It’s been four years now, and Tyreke Evans is far from a rookie.
No longer is the Chester native approaching veteran status, but he also finds himself mixed up in trade talk, something he probably didn’t foresee after bring drafted fourth overall in 2009 by the Sacramento Kings.
He understands the business, and also understands why his name went from franchise player to trade bait. Evans is taking it all in stride, though.
“I just worry about playing basketball,” he said when asked about being traded. “If it happens, it happens."
Evans has missed 16 games this season with a left knee injury, but has been steady lately, putting up seven straight double-figure scoring efforts.
“A little banged-up,” he said on Friday morning as the Kings prepared for that night's game against the Sixers, “but I’m pretty good though. Good enough to play.”
And play is what he’ll need to do if Evans expects to continue to be that player whom many projected to be a superstar.
It’s the constant injures that have plagued Evans’ career. It was his left knee that recently kept him out of action. Last season it was the knick-knack stuff – the sprained ankles, back spasms, etc. And the season before that, he missed 19 games with plantar fasciitis in his left foot.
The injuries may have been the reason the Kings elected not to extend Evans’ contract. A possible move to Seattle could be the reason, too, as the Maloof family may want to keep costs down for the sale of the team. No matter the reason, Evans knows the situation he’s in -- scheduled to be a free agent following season -- and admitted he is playing with a chip on his shoulder.
“Definitely,” he said. “With the injury, it kind of set me back a little bit, but ... I’m getting back on track where I was at.”
Kings head coach Keith Smart saw that Evans was having a productive season before the knee injury occurred last November, saying Evans was “ready to take off.”
“I thought he was in the right place physically, right place with what he was doing on the floor with his game, shooting, being able to defend people, twos and threes and some ones,” Smart said. “I really thought he was ready to move real fast ... but then he got hurt, had the big setback and had to start over again.”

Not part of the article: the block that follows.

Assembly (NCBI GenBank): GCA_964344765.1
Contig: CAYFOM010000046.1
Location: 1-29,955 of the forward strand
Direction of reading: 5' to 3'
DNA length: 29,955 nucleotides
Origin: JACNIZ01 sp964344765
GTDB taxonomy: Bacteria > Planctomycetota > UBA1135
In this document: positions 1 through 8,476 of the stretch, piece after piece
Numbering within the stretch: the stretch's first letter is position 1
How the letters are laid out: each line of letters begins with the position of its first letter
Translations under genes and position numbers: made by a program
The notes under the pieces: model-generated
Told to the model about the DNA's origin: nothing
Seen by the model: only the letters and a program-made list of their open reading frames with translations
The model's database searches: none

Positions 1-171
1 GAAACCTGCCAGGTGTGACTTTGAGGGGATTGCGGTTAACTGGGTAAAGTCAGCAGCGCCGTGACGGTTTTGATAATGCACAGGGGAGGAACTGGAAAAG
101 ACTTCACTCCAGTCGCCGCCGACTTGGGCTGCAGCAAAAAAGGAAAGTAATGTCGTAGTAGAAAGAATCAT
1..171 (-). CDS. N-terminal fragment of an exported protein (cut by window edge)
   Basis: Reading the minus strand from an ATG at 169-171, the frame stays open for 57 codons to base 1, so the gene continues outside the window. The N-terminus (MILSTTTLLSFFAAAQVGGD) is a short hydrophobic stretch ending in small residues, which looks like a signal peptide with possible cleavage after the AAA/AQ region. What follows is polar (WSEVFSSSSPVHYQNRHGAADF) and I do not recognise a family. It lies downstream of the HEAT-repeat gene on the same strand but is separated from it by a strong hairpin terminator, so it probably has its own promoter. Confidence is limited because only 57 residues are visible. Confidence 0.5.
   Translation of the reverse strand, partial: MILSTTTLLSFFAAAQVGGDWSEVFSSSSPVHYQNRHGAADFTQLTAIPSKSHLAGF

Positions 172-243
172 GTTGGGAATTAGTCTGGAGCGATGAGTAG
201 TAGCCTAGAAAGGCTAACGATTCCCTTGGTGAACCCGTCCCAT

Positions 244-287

After averaging 20.1 points and 5.8 assists on his way to Rookie of the Year honors in the 2009-10 season, Evans’ production has dropped. His averages dipped his sophomore year (17.8 points, 5.8 assists), in his third year (16.5 points, 4.5 assists), and this season he’s currently averaging 14.9 points and 3.1 assists. That slippage may hurt Evans, at least for the moment.
Asked his response when the Kings decided not to extend his contract last November, Evans said there was no reaction.
“It wasn’t really a big deal to me,” he said. “I’ll just let it play out and we’ll see what happens.”
Added Smart: “I think he’s playing, not for the contract, I think he trying to prove that, ‘I’m ready to establish myself.’"
Smart has moved Evans around a lot. The Memphis product has played point guard, small forward, and now shooting guard. The move, Smart said, was implemented to help Evans become a better offensive player.
“I think [the move] is going to help open his eyes to the game,” Smart said. “When you have the ball at times, defenses just lock right into you. I moved him off the ball, which is going to help our team, being able to guard twos and threes. ... It was going to open his game up a little bit more than I think he wanted. But he still handles the ball a great deal for me.”
Evans said he does miss running the point, but he’s learning to play shooting guard.
“I’m used to having the ball in my hands,” he said. “With the ball not in my hands, it’s kind of different for me. I’m still learning that position, but I’m getting better and better with it.”
Smart said Evans is learning to become a better all-around player, looking at the stat sheet as proof. Evans had his first double-double of the season (19 points, 11 rebounds) last month in a loss to the Celtics. “He’s not just 20 points,” Smart said. “He’s getting his assists, getting rebounds, getting some steals, so I think he’s moving in that direction where he can be a two-way player.”
And still, with Evans appearing to be getting back into pre-injury form, his name continues to generate trade speculation. Evans said he’s heard his name being mentioned around teams like the Chicago Bulls and Los Angeles Lakers, just to name a few.
Does he want to be dealt?
“Not really,” said Evans. “I’m good. I like playing for the Kings. I’d love to be here.”
With the NBA trade deadline just 20 days away, Evans will soon find out if the feeling is mutual.